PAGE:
A week in the life

At the start of my most recent chemo week, I looked ahead at the schedule. On Monday, my husband would be leaving for a four-day conference on the other side of the country. On Tuesday, I would start chemo.

This meant that my husband would be gone from Monday through late Thursday, and I would be home but physically and emotionally unavailable to the kids from Tuesday through Thursday or Friday (depending on how the week went).

Fortunately, we have a fabulous au pair, but my kids are at an age where they simply cannot go for 3-4 days without at least one parent on board, especially when one is sick. Their emotional bank risked being drained.

Alarm bells ringing in my head, I alerted the school and tutors. While they are all fabulous, none are or should expected to be a parent figure, but I knew they would do what they could.

So, on Monday, off goes my husband to his conference. On Tuesday, off I go to chemo.

As chemo weeks go, my treatment proceeded smoothly. Well, other than one glitch: I showed up at Dana Farber only to learn that I wasn’t actually scheduled for chemo. Part of me wanted to say “Great!” and run home, but I stayed put and they managed to find a slot for me.

Then I went home with my little “to go” bag of chemo pumping itself into my port, and I planted myself in my bed for the next few days.

Monday, Tuesday and Wednesday seemed to go fine. Everyone got to their scheduled classes, homework was completed and outside activities were attended.

However, on Thursday, one of the boys got into “trouble” at school. He works hard to appropriately manage his energy during the school day, but on that Thursday, he had few inner resources remaining to control his giggles. His behavior disrupted the class and needed to be addressed. We were grateful that the school handled it well, but, especially because he works hard on this, he felt horrible about himself and his life on many levels. He felt like he failed. Although I tried (pathetically, from my bed and hooked to a tube) to tell him it was okay, this was a tough week and at least it was the giggles and not something really bad, he accepted no excuses for his behavior.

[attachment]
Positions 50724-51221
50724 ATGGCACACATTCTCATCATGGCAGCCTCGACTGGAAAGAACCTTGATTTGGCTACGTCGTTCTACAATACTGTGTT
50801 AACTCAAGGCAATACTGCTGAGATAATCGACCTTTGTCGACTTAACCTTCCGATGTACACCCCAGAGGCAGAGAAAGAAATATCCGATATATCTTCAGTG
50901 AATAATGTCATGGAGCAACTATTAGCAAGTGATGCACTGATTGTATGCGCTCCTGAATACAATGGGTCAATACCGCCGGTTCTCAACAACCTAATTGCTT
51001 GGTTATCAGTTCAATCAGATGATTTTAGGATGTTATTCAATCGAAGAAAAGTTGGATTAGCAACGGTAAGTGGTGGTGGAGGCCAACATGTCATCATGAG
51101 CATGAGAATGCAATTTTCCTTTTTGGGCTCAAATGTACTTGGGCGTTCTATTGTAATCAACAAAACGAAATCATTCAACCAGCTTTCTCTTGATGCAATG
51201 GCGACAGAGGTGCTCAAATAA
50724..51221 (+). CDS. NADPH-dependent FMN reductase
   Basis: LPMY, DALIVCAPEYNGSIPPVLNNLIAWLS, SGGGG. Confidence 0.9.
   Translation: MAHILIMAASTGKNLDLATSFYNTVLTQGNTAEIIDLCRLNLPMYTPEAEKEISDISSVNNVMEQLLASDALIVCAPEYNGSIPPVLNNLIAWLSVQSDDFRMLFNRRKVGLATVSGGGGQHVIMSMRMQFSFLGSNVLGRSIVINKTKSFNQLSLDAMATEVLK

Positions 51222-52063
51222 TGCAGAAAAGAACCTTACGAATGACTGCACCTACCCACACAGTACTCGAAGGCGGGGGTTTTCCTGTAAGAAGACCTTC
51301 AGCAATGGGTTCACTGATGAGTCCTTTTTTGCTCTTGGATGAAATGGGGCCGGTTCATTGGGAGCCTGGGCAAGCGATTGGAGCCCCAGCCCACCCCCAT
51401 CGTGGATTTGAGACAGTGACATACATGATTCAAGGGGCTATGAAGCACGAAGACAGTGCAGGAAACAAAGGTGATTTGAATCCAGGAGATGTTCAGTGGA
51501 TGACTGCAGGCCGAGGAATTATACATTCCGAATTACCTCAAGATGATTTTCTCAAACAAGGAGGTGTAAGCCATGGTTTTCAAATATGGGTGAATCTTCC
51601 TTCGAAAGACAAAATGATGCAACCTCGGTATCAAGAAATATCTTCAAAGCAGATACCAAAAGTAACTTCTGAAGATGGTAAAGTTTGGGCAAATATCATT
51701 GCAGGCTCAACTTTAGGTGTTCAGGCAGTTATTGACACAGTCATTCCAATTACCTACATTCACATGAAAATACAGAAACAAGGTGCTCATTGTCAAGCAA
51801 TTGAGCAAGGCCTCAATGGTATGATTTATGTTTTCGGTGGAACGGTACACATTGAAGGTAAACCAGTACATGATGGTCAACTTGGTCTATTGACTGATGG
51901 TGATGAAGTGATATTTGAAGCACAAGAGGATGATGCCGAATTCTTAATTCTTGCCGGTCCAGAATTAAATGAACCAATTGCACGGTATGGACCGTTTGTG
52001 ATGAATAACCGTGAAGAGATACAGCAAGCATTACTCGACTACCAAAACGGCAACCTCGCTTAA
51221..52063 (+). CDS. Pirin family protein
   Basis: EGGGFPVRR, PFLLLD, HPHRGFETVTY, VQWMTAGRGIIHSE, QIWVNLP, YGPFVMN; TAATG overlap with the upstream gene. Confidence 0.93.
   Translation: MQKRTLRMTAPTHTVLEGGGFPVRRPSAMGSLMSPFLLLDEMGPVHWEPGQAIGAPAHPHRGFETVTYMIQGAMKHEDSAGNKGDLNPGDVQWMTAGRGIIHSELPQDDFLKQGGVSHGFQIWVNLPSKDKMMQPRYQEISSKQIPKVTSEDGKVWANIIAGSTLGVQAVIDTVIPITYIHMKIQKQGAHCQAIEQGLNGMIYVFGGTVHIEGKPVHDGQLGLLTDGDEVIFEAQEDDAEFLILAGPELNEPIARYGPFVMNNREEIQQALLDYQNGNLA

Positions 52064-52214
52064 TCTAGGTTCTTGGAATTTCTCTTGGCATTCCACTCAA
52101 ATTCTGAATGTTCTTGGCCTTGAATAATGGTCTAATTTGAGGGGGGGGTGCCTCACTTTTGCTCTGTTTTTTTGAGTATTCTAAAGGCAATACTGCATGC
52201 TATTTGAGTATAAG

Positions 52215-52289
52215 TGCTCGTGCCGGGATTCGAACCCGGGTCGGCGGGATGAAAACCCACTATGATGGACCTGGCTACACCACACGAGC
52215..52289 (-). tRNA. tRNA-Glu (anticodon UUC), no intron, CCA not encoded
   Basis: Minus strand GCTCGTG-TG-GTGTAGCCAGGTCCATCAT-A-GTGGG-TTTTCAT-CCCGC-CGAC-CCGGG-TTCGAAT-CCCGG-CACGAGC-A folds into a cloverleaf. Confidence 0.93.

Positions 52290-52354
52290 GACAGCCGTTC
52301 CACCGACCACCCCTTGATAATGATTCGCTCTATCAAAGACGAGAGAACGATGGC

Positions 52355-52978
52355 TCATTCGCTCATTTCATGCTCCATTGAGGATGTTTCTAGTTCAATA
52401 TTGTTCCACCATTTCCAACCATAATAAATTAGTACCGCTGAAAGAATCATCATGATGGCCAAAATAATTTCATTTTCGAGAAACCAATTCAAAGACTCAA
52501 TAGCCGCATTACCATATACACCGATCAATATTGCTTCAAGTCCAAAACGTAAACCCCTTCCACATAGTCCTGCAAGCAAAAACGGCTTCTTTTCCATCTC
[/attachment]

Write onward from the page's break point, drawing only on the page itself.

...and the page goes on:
Shortly after that, our other son tearfully told me that he still hopes that I will be healed but he now feels like this is it, this is how life will be: Treatments where I am in bed, days where I lounge around recovering, and then some good days, only to be followed by treatments again. On the plus side, his comments opened the door for us to talk about many aspects of his feelings. For example, he wondered aloud, might it be easier if I just died, because then all our suffering would be done and maybe we could all move on? (I have felt that way many times.) He asked about God and why he would let this happen. He didn’t know how he could continue to handle the stress of living with all this. I get it.

While I am glad that he was able to access and articulate his thoughts and feelings, this was one of the most difficult conversations I have had in my life. I wanted to be fully present for him at the same time that I just wanted to be anywhere else. But he was in a deep hole and it was awful for him and I needed to be there for him in any way that I could, no matter how crappy and inept I felt.

So, there we were. The kids were unraveling in their own ways, and I was not feeling like myself (to say the least) and unable to support them.

My husband arrived home late Thursday night, and we all started to rebuild the pieces of our lives. Slowly, one step at a time. By then, I was finally unhooked from chemo and had a long shower. We were back together as a family. We could move forward.

Luckily, my physical recovery was faster than usual and we were able to have friends visit on Saturday and Sunday. The normalcy of their presence halted our spiraling, provided healing, and brought us back to day-to-day life.